2. Excite the driver under voltage drive with a two-tone signal at f1=fs and f2=8.5 fs with an amplitude ratio of 4:1.

3. Perform a series of measurement while increasing the input amplitude and measuring the sound pressure in the near field of the driver. If a displacement sensor is available measure the voice coil displacement.

4. Perform a spectral analysis of the sound pressure signal and determine the total harmonic distortion and intermodulation distortion according IEC 60268. The sound pressure measurement for assessing the distortion does not require a calibrated microphone. This measurement may be performed in the near field of the driver operated in free air without any enclosure because the cancellation from the rear radiation is negligible. However, if the voice coil displacement is calculated from the sound pressure level of the bass tone f1 a calibrated microphone is required and the driver should be operated in a baffle (half space environment).

5. Search for the minimal value of the peak displacement where either dt, d2 or d3 are equal to the threshold d. In lack of better arguments and to preserve consistency with the existing AES 2-1984 it is recommended to use d =10 %. However, the manufacturer may use a different value if stated with the measured Xmax.

6. State the peak displacement Xmax, and the type of distortion limiting the excursion.

For example, a statement

Xmax= 3.8 mm @ d2=10 % (dt, d3 < 10 %)

means that a driver provides a maximal peak displacement of Xmax=3.8 mm where the 2nd-order modulation distortion is dominant and produce the threshold of 10 % distortion. This statement implies that the total harmonic distortion and 3rd-order distortion are less than 10 % which can be added in parenthesis optionally. Thus the suspension and the voice-coil height are most likely not the limiting factors for the excursion of this driver.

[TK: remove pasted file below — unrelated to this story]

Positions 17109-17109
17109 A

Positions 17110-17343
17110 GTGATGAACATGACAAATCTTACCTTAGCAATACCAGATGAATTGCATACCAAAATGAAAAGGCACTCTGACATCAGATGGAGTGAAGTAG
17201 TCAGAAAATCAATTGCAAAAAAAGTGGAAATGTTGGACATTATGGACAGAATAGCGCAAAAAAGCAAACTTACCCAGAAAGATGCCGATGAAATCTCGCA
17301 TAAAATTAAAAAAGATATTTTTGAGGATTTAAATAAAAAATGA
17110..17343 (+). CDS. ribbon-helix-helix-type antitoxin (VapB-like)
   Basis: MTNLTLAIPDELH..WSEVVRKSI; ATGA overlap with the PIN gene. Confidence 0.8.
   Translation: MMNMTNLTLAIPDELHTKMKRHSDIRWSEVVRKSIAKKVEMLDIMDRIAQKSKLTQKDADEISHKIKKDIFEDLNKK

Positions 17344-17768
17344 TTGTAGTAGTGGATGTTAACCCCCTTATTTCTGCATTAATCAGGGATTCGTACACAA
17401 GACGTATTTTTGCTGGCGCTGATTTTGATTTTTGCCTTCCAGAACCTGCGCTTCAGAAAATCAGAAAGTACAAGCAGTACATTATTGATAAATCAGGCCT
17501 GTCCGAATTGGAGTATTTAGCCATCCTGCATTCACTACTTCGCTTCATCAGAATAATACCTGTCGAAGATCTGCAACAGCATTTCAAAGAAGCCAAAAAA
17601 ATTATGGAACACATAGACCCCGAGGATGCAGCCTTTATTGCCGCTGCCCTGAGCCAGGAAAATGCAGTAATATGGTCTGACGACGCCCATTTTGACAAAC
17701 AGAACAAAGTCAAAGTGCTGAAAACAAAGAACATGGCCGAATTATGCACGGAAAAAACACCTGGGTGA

Wolfgang Klippel

Reply from Prince, 2003-03-03
In response to your comment on the reaffirmation of AES-2:

Due to mandatory deadlines, AES-2 required reaffirmation or withdrawal at the scheduled time. Since the document will be revised per the work of SC-04-03A in the near future, scheduling suggested that a revision or retraction of the document would not be quicker than the current revision schedule. Your note that Xmax should be revised is well taken and should be noted. We anticipate the inclusion of this measurement method and a similar definition in the upcoming revision.

David Prince

Comment from Klippel, 2003-03-05
The existing definition of the peak displacement Xmax in 4.3.2 Large-Signal Parameters in AES 2-1984 (r1997) is obviously wrong and leads to inconsistent results. However, Xmax is one of the most important large signal parameter which have to be published on a serious driver specification sheet. Due to the lack of a clear definition in AES 2 - 1984(r1997) manufacturers use alternative methods producing Xmax values which are not comparable.